And then it was over, and as if in response to this indignity, Everest let out a cry.
Eight years later, his mum describes Everest as stubborn, intelligent, never giving up, and going to go a long way. Everest loves hearing the story of his birth, which apparently made quite an impression on hospital staff. When Charlotte returned two years later to give birth to Everest’s younger brother, a staff member approached her and asked, “Are you the earthquake
Looking back, Charlotte admits that it was a pretty traumatic experience – not the least because she ended up in hospital on Christmas Day, eating “what I hoped was turkey”! She does, however, have glowing praise for the hospital staff. “They were so protective; they didn’t even think about themselves, just keeping me and my baby safe.”
In Tauranga mum Talia Evered’s case, a third-trimester accident put the kibosh on the calm, natural birthing centre water birth she had planned.
She was 34 weeks pregnant when a quick journey from the house to the garage ended in disaster. She remembers, “I walked out onto a damp deck and awkwardly fell. I didn’t trip. I didn’t slip. I just randomly fell sideways.” Talia soon discovered she had an impressive spiral break in her ankle – a type of injury usually acquired by snowboarding mishaps – and required surgery, a plate and six screws in her ankle, and a bright pink cast extending up to her knee.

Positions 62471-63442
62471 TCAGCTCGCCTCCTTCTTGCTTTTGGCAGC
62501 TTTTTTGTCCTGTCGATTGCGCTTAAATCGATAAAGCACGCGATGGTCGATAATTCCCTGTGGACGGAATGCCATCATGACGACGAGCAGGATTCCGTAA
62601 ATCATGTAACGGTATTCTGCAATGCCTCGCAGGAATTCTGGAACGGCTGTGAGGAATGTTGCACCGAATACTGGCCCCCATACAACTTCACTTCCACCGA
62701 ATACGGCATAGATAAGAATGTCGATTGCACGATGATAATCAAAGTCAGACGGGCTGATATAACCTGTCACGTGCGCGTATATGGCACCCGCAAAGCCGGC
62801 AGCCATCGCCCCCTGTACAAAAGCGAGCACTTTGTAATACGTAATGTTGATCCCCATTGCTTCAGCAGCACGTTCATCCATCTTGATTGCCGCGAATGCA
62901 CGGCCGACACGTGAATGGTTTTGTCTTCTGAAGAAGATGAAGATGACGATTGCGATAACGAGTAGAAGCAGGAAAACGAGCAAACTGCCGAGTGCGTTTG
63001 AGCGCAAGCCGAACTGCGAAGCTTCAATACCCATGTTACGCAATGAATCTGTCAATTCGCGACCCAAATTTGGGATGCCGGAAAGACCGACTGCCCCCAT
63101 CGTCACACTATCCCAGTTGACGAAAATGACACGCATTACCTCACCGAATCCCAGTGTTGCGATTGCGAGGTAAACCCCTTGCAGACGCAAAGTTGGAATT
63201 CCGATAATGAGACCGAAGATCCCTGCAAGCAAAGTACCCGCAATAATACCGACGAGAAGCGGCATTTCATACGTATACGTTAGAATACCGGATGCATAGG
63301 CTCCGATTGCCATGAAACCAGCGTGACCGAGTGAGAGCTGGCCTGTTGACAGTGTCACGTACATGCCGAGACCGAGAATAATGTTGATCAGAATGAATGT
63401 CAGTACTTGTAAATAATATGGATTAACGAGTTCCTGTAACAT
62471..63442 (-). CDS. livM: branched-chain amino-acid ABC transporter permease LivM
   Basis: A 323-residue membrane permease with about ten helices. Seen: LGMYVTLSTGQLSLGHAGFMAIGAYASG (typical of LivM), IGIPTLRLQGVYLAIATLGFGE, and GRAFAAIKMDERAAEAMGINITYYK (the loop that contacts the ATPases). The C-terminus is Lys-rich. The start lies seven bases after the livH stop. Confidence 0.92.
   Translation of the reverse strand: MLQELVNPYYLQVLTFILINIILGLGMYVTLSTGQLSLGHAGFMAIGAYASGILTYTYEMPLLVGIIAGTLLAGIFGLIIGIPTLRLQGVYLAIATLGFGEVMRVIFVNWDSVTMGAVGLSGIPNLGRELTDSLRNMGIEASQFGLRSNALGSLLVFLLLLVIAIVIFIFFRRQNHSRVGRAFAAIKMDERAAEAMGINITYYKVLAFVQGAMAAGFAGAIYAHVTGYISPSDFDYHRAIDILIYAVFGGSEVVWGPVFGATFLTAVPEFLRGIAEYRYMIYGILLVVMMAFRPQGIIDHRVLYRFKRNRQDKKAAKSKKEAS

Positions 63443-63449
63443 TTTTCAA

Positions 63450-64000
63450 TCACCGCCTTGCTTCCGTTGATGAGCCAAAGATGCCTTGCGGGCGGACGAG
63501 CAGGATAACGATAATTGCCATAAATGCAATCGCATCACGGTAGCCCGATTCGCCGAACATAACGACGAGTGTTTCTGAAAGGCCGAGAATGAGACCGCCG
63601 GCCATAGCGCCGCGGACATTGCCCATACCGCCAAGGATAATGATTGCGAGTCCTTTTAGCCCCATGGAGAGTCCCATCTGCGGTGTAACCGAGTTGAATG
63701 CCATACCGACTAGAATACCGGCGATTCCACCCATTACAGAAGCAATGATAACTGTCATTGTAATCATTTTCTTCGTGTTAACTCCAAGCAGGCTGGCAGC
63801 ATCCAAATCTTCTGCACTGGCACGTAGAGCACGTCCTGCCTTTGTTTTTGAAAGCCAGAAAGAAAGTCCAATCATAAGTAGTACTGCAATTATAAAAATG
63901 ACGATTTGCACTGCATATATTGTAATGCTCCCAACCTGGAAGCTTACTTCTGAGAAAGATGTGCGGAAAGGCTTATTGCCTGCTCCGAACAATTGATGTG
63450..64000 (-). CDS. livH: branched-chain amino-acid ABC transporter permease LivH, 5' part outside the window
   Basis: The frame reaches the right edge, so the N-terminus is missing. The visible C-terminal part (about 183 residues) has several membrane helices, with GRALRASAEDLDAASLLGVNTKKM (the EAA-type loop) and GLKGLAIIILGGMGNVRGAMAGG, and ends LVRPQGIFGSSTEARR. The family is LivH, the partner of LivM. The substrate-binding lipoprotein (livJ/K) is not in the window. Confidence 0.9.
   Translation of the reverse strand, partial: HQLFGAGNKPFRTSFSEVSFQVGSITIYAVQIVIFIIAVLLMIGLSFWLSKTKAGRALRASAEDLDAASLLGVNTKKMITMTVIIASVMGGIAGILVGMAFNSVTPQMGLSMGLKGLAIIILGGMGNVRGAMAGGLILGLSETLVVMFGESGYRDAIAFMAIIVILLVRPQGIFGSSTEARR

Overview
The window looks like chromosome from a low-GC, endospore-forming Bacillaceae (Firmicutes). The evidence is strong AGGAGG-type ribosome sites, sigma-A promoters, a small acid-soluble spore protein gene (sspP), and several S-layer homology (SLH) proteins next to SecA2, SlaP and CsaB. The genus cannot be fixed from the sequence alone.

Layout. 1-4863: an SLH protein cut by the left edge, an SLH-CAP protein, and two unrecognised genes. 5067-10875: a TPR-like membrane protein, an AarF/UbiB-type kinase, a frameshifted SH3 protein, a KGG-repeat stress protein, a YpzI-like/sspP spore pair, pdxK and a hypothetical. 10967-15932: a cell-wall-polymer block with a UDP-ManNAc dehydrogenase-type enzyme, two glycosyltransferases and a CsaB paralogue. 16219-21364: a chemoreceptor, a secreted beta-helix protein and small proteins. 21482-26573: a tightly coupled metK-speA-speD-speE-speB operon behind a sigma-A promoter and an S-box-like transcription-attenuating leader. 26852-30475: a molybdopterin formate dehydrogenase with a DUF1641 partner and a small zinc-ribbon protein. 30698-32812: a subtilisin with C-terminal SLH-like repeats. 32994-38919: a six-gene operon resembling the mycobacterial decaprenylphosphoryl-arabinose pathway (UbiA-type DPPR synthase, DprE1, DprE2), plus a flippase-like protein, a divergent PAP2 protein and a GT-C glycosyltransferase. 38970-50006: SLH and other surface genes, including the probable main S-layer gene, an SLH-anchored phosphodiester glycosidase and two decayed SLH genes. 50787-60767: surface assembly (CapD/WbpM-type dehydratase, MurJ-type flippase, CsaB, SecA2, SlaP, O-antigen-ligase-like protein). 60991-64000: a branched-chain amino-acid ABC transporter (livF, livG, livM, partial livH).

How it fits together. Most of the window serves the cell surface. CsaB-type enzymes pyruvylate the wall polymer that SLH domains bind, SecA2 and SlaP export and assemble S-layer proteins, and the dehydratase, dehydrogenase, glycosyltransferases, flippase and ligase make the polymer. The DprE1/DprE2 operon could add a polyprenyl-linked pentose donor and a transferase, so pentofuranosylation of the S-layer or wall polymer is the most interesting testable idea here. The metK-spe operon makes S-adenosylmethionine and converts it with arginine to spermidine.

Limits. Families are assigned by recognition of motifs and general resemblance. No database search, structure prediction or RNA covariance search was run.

Stuck on the couch for the next few weeks, Talia had time to come up with a new birth plan. Clearly a water birth, was out. Thinking creatively, Talia bought a knee scooter and planned to use it as a support to labour upright.
A bigger problem, though, were the blood thinners she was now injecting every day. Because blood thinners raise the risk of haemorrhaging during birth, Talia was forced to birth at the hospital instead of the birthing centre. Birthing would be heavily monitored, with Talia immobile, and she was told a C-section might be risky, depending on the timing of her latest injection.